Meet the Only “Magnificent Seven” Stock Billionaire Investors Are Absolutely Piling Into

Among Microsoft, Apple, Nvidia, Amazon, Alphabet, Meta Platforms, and Tesla, there’s only one stock billionaire money managers can’t stop buying.

Although Wall Street offers few guarantees, short-term volatility is one of them. Since the curtain opened on 2020, Wall Street’s three major stock indexes have traded off bear and bull markets in successive years (through 2023).

When equities are getting whipsawed by uncertainty, it’s not uncommon for professional and retail investors to seek the safety of industry-leading stocks, such as the companies that make up the “Magnificent Seven.”

A dollar sign rising up from the business section of a financial newspaper.

Image source: Getty Images.

Patient investors have gravitated to the “Magnificent Seven”

The Magnificent Seven are seven of the largest and most influential publicly traded companies. Listed in descending order of current market cap (as of April 5, 2024), these seven titans are:

  • Microsoft (MSFT 0.40%)
  • Apple (AAPL 0.72%)
  • Nvidia (NVDA -2.04%)
  • Amazon (AMZN 0.26%)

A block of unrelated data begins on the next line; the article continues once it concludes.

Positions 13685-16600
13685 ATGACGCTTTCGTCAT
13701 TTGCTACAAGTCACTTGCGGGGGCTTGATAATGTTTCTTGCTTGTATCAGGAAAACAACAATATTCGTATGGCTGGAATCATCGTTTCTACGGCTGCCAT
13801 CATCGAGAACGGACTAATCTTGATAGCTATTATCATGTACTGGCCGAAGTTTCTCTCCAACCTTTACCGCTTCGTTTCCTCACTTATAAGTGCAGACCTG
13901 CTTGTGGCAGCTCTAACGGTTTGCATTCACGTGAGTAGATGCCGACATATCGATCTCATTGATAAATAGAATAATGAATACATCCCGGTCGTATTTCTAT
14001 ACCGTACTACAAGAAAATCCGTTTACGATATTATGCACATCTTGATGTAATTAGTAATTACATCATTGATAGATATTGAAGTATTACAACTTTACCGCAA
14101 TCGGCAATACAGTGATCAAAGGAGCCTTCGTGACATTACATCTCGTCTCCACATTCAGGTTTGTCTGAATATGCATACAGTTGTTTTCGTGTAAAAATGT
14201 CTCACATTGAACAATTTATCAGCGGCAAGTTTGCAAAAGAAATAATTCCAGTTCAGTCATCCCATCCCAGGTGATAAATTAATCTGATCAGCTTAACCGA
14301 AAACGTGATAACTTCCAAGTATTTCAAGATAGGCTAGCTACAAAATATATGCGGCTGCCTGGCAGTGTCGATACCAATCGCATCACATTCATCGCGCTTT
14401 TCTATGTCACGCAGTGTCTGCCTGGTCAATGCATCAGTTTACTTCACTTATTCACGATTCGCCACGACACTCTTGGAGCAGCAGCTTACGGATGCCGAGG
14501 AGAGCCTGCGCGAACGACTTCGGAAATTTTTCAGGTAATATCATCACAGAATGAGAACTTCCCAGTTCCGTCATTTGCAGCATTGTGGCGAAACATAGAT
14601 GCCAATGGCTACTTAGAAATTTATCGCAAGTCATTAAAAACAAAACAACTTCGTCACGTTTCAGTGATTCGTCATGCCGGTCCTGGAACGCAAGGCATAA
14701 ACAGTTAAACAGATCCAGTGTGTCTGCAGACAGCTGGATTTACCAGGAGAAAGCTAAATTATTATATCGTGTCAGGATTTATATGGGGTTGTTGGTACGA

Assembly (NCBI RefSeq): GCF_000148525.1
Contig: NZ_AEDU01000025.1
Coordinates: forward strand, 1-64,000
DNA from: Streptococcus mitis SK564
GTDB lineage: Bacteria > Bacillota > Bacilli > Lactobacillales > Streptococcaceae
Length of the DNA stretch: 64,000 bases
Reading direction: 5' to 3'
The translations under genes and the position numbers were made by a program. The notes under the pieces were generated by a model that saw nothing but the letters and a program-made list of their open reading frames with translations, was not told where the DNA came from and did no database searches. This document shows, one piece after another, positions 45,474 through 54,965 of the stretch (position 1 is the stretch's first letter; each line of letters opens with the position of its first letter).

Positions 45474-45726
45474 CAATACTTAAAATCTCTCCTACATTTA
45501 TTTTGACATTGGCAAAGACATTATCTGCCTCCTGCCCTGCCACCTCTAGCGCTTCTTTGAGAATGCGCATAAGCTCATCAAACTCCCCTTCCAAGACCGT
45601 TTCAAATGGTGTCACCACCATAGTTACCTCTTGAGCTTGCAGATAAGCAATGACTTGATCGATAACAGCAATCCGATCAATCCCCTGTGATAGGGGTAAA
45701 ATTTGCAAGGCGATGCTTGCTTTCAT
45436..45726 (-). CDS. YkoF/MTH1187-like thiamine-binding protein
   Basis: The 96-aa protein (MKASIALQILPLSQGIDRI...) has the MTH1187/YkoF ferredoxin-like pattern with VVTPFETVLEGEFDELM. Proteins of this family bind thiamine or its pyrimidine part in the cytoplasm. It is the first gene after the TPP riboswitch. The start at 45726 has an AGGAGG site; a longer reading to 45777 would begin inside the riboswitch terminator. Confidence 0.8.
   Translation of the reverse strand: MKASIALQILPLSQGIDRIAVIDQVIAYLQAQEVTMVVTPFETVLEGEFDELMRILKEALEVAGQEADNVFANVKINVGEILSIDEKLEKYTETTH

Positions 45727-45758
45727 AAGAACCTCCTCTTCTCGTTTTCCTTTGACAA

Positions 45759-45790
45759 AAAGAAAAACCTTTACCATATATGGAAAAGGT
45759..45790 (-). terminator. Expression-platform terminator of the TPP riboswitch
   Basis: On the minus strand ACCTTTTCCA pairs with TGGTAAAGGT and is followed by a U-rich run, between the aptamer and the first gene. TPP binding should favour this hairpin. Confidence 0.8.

• Alphabet (GOOGL 1.13%) (GOOG 1.28%)
  • Meta Platforms (META -0.45%)
  • Tesla (TSLA 2.25%)

There are two defining traits that have made the Magnificent Seven such popular holdings for investors. To start with, they’re undeniable outperformers. Over the trailing decade, the benchmark S&P 500 has gained a rock-solid 182%. Comparatively, Nvidia’s stock has zoomed higher by approximately 19,230%, the shares of Amazon and Tesla have gained more than 1,000%, and Alphabet is bringing up the caboose with a gain of “only” 464% from its Class A shares (GOOGL).

MSFT Chart

MSFT data by YCharts.

The other reason investors have flocked to the Magnificent Seven is because they all offer clearly defined competitive advantages or seemingly impenetrable moats.

  • Microsoft’s cloud infrastructure service platform Azure ranks second in global market share. Meanwhile, Windows remains the clear leader in desktop operating systems.
  • Apple’s iPhone has accounted for a 50% or greater share of the domestic smartphone market since introducing 5G-capable versions in 2020. Apple also has the largest share repurchase program on Wall Street.
  • Nvidia’s graphics processing units (GPUs) are powering the artificial intelligence (AI) revolution. The company’s A100 and H100 GPUs are expected to account for a 90% share of the GPUs deployed in AI-accelerated data centers this year.
  • Amazon sits at the top of the pack in e-commerce and among cloud infrastructure service platforms. Its e-commerce marketplace oversaw nearly 38% of U.S. online retail sales in 2023, while Amazon Web Services (AWS) gobbled up a 31% share of worldwide cloud infrastructure service spending in the September-ended quarter.
  • Alphabet’s Google has a virtual monopoly in global internet search, with a 91% share in March 2024. Alphabet is also the parent of the second-most-visited social network (YouTube) and the world’s No. 3 cloud infrastructure service platform (Google Cloud).